The Development of an Autonomous Campus Vehicle Through Golf Cart Modifications; Newfound Passenger and Pedestrian Safety Implications Regarding Autonomous Vehicles

Shin, Jee Soo, School of Engineering and Applied Science, University of Virginia
Furukawa, Tomonari, EN-Mech/Aero Engr Dept, University of Virginia
Foley, Rider, EN-Engineering and Society, University of Virginia

Currently, motor vehicle accidents are one of the leading causes of death and injuries worldwide. It is estimated that these accidents cause damages worth nearly a trillion dollars annually in the United States alone. Much fruitful research has been conducted on vehicle safety in an effort to mitigate these damages, but car accidents remain a major public health crisis to this day. Autonomous vehicles aim to mitigate and possibly even eradicate the problem altogether. An autonomous vehicle is an automobile capable of sensing its surroundings and moving safely without human input. The objective is for these vehicles to be both safer and more energy-efficient than the conventional human-driven vehicle. One of the crucial reasons that autonomous vehicles have not had such a major impact as some anticipated is the concern over safety. There have already been multiple notable fatalities associated with self-driving cars. As such, research into newfound safety implications for both passengers and pedestrians regarding autonomous vehicles undoubtedly has a place in society. Although there is no straightforward answer to this issue, Thomas Hughes’ concept of technological momentum can help in analyzing this multifaceted problem. Hughes proposes that large technological systems capable of altering society as a whole, such as autonomous vehicles, undergo a series of stages. I believe autopilot technology is analogous to Hughes’ overarching example of technological momentum in the U.S. electricity grid.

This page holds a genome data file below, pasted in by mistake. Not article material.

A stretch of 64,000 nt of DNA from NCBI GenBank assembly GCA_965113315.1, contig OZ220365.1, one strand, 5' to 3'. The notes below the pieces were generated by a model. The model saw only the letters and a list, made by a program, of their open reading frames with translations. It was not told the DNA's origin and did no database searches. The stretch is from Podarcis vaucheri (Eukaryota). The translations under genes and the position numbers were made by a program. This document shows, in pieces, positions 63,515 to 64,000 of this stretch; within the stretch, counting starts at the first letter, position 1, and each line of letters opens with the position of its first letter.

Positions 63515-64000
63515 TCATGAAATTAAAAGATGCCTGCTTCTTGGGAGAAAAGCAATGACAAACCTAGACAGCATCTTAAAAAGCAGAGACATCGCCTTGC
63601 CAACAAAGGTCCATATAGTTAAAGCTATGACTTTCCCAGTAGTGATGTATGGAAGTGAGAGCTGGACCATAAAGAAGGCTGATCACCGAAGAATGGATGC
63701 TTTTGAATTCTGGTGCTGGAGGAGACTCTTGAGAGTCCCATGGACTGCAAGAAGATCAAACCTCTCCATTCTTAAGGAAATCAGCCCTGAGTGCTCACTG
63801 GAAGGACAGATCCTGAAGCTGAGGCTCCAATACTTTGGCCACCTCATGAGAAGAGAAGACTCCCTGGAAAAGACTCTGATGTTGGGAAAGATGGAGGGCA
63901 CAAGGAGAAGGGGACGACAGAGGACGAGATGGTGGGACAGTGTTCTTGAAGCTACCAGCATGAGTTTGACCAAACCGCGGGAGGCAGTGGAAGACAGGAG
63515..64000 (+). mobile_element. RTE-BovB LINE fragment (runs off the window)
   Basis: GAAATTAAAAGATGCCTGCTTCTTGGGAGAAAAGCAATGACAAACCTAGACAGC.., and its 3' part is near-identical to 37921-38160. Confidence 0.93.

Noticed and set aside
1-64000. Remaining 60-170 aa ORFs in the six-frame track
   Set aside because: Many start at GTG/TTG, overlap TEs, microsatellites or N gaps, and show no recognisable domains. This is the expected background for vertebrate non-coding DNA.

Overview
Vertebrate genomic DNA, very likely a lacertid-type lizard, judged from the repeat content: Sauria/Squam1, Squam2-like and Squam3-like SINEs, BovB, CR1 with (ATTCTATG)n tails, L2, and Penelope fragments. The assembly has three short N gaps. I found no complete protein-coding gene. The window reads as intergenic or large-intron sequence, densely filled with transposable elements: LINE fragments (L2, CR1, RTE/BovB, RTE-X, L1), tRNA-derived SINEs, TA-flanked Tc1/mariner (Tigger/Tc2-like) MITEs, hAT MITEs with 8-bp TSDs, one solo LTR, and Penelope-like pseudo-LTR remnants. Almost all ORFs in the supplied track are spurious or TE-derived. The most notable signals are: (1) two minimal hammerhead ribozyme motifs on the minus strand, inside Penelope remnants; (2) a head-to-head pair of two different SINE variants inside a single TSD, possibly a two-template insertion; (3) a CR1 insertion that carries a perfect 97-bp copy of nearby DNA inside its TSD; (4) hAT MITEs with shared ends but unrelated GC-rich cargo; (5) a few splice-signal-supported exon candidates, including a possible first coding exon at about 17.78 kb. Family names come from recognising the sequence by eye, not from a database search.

The STS research was conducted with a descriptive approach. A case study was carried out through a survey and an interview. The purpose of both the survey and the interview were to gauge public perception of the technology and the perceived safety benefits and drawbacks. I hope to shed light onto possible anticipated changes to passenger and pedestrian safety associated with the switch to autonomous vehicle technology. Because this topic does not have much prior literature, there is a degree of uncertainty regarding the results. Regardless, I believe this data will aid in future research on autonomous vehicle safety. Autonomous vehicle technology has the potential to bring about change to the transportation sector at a scale that would epitomize Hughes’ concept of technological momentum. It could introduce a wave of new stakeholders, such as the elderly and disabled, to methods of personal transport. As a result, it is imperative that as driverless technology continues to be developed, an equal, if not greater, amount of effort be put forth towards vehicle safety research. With the current rapid rate of autonomous vehicle development, it is troubling to see a dearth of studies dedicated to investigating safety implications. My research is aimed towards positively contributing to the field of autonomous vehicle safety in an effort to close the gap.

BS (Bachelor of Science)
Autonomous Vehicles, Safety

School of Engineering and Applied Science
Bachelor of Science in Mechanical Engineering
Technical Advisor: Tomonari Furukawa
STS Advisor: Rider Foley
Technical Team Members: Art Ken Fontelera, William Smith, Peter Wellman, Jack Yocom

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